Javascript must be enabled for the correct page display

Expecting the unexpected: a method and toolbox for adapting a plant’s production architecture to future needs

Velde, P. van der (2008) Expecting the unexpected: a method and toolbox for adapting a plant’s production architecture to future needs. Master's Thesis / Essay, Industrial Engineering and Management.

[img] Text
Master_Thesis_Report_Public_version.pdf - Published Version
Restricted to RUG campus only

Download (2MB)


Imagine you are part of the management of a plant. Imagine the main competitor unexpectedly launches a new product, or….. imagine a sudden increase in demand. All changes in the environment of a plant require a reaction. A plant should always have the right properties to be able to supply the customers the products they demand, produce at the lowest costs possible and outplay the competition. As manager of a plant you can sit still and wait for the environment to change and look for last minute solutions to react to the changing requirements for the plant, or you can make sure you are prepared for what is coming. In order to make sure a plant is always prepared for changes in the environment, this research defined a method and toolbox which support the management of a plant in looking ahead at what changes in the environment might occur and how the plant’s architecture should be adapted to cope with these changes. By looking ahead at what changes might occur in the environment of the plant, the management can timely start looking for solutions and plan the required resources. The purpose of the method designed in this research is to guide a plant’s management to create a plan that defines all changes to the production architecture needed in the future. The toolbox helps the user of the toolbox to estimate the performance of the plant and to estimate what effect changes to the plants architecture have on the performance.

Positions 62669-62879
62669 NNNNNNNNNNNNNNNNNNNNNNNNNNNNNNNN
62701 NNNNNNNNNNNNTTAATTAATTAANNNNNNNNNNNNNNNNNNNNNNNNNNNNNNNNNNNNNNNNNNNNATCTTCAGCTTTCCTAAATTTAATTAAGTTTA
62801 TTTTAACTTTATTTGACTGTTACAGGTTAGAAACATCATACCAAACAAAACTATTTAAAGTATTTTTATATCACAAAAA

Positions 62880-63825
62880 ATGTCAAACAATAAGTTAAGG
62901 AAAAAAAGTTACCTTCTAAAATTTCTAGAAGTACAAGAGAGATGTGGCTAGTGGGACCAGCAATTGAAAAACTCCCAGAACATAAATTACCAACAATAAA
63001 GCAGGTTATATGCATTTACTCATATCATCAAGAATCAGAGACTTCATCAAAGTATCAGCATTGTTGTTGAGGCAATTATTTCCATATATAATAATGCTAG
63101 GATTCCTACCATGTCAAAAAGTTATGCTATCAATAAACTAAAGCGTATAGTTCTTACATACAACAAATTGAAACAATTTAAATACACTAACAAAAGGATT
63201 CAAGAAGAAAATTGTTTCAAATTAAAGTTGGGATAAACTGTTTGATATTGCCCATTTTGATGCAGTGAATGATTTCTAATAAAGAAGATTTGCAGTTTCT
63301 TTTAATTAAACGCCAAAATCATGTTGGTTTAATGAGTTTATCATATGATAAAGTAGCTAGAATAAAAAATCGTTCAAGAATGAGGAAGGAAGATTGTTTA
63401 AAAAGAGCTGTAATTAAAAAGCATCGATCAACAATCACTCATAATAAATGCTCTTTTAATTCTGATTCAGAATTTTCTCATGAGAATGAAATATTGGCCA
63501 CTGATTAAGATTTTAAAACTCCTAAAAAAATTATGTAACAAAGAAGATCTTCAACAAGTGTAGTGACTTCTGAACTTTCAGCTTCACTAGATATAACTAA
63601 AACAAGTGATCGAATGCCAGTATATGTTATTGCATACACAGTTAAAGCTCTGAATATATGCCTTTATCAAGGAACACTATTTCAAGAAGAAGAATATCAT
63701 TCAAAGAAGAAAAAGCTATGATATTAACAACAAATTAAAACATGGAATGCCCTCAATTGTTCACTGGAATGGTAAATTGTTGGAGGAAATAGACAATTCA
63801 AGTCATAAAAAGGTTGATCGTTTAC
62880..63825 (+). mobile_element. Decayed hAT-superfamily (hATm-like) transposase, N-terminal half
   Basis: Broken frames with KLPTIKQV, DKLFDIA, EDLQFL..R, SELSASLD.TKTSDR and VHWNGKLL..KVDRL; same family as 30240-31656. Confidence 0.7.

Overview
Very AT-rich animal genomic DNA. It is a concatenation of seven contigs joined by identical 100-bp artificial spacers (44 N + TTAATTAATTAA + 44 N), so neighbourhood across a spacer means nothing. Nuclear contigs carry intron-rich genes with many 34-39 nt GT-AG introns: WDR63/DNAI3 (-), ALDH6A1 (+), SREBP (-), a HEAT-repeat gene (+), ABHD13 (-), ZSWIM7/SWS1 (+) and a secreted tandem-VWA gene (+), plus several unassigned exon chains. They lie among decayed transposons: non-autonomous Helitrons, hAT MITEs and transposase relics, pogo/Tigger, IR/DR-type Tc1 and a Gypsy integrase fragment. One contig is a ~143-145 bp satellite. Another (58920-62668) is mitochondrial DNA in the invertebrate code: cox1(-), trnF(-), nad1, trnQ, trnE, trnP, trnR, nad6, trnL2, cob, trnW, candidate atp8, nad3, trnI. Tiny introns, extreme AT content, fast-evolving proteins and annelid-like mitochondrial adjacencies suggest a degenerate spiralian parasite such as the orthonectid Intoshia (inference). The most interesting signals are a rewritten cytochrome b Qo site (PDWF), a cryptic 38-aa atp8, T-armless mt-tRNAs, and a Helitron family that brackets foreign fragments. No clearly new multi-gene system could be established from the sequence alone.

Item Type: Thesis (Master's Thesis / Essay)
Degree programme: Industrial Engineering and Management
Thesis type: Master's Thesis / Essay
Language: English
Date Deposited: 15 Feb 2018 07:28
Last Modified: 15 Feb 2018 07:28

Actions (login required)

View Item View Item